An end to the abhorrent practice of Female Genital Mutilation

Female Genital Mutilation is an unacceptable and illegal practice. It is a form of violence against women that violates human right and has no place in Scotland – or anywhere else.

As we mark International Day of Zero Tolerance for Female Genital Mutilation, we must remember that FGM isn’t just an issue overseas, it is an issue right here in Scotland.

The World Health Organisation (WHO) define FGM as ‘all procedures that involve partial or total removal of the external female genitalia, or other injury to the female genital organs for non-medical reasons’.

There are currently over 200 million women and girls alive today who have suffered FGM. Not only have they been victim to this abhorrent procedure, they also can experience resulting health problems, including:

  • Repeated infections that can cause infertility, pain during urination, periods, and sex and complications with childbirth
  • Mental health problems including depression
  • Post traumatic stress disorder

That is no life. No one should suffer in this way.

In many countries and cultures, FGM is seen as a “rite of passage” as well as a prerequisite for marriage. Women and girls who have not had the procedure are often seen as dirty, ugly, or not pure. The procedure is done in a bid to prevent girls from having pre-marital sex – so that they’ll be ‘pure’ for their husband on their wedding day.

The practice is most commonly found in countries throughout Africa, Asia and the Middle East. In Somalia, among women and girls aged 15-49, 98 per cent have undergone some form of FGM in their life. This shows just how difficult it is to eradicate.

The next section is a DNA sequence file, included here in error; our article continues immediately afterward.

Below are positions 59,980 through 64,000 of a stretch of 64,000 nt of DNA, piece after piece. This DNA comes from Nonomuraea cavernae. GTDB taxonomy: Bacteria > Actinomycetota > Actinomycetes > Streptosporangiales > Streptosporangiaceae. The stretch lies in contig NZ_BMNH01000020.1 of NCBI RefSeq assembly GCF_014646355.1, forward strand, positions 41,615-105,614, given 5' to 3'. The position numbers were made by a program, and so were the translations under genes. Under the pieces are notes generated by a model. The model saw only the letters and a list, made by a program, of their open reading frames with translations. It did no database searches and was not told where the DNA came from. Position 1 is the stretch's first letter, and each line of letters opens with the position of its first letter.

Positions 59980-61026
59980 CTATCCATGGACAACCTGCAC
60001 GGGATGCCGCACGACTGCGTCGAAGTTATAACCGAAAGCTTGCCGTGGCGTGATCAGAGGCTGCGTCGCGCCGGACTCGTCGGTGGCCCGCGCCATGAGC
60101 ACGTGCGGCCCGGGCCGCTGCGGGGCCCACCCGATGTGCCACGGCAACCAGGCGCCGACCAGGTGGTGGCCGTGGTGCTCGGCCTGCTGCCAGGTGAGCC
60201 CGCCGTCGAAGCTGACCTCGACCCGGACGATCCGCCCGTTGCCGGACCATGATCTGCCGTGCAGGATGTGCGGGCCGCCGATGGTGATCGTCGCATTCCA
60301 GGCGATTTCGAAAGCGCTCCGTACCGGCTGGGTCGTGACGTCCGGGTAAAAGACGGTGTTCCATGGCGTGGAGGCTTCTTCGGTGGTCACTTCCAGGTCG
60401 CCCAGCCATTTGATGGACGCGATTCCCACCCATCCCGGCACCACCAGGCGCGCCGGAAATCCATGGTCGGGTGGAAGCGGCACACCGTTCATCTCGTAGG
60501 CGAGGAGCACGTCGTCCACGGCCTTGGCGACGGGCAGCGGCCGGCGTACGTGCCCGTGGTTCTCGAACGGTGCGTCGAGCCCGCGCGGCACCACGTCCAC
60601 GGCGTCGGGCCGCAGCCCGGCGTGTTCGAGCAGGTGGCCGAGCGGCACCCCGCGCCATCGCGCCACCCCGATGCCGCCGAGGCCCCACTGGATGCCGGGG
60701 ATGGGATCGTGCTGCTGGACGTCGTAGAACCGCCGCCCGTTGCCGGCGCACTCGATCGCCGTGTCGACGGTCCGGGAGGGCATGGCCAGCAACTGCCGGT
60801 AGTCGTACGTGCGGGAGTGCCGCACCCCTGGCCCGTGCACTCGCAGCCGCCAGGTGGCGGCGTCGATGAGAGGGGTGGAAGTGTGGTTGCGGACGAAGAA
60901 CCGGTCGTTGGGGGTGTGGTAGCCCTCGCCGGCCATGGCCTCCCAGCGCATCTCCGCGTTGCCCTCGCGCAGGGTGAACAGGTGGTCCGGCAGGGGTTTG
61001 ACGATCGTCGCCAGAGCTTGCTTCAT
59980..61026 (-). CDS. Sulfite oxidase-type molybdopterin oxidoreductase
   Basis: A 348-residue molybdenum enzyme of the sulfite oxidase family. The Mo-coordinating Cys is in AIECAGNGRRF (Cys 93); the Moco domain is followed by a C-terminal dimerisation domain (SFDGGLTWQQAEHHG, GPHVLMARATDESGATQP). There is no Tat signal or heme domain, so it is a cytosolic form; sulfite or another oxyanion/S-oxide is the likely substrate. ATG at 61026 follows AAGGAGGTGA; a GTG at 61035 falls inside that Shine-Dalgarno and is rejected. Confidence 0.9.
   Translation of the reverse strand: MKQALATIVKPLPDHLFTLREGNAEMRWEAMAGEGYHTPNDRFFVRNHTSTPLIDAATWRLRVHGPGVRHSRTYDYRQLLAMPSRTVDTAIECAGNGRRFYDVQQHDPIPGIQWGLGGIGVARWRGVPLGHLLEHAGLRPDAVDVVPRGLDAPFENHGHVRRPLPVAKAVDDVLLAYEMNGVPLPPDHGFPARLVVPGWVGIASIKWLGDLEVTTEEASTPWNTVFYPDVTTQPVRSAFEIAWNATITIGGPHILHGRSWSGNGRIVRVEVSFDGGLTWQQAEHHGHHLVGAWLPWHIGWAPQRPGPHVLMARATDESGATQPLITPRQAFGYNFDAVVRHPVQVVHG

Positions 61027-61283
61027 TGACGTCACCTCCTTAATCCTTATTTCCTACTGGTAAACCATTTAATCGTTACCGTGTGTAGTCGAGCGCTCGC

But we know that FGM is an issue in Scotland, despite being illegal since 1985. Due to the sensitive nature, and the fact that it’s most often carried out by or at the request of parents, FGM is a widely unreported crime in Scotland.

Given it can be such a hidden issue, it is vital that our agencies and practitioners work together to promote the safety and wellbeing of women and girls. The Scottish Government launched an action plan in 2016 which provides a framework to prevent and ultimately eradicate FGM.

The action plan offers women who suffer the trauma of FGM specialist mental health services. It also details how all social work offices and health boards need to have one professional with expertise in the area as part of their team.

The Prohibition of Female Genital Mutilation (Scotland) Act 2005 made it a criminal offence to have female genital mutilation carried out in Scotland or abroad, and increased the maximum penalty from five to 14 years imprisonment.

We all have a role to play. FGM is a reprehensible and completely unacceptable, illegal practice that no person should have to suffer. It is easy to condemn, but it is less easy to eradicate.

Ruth Maguire is SNP MSP for Cunninghame South

If you’re concerned you or someone you know is at risk of or has undergone FGM help is available at: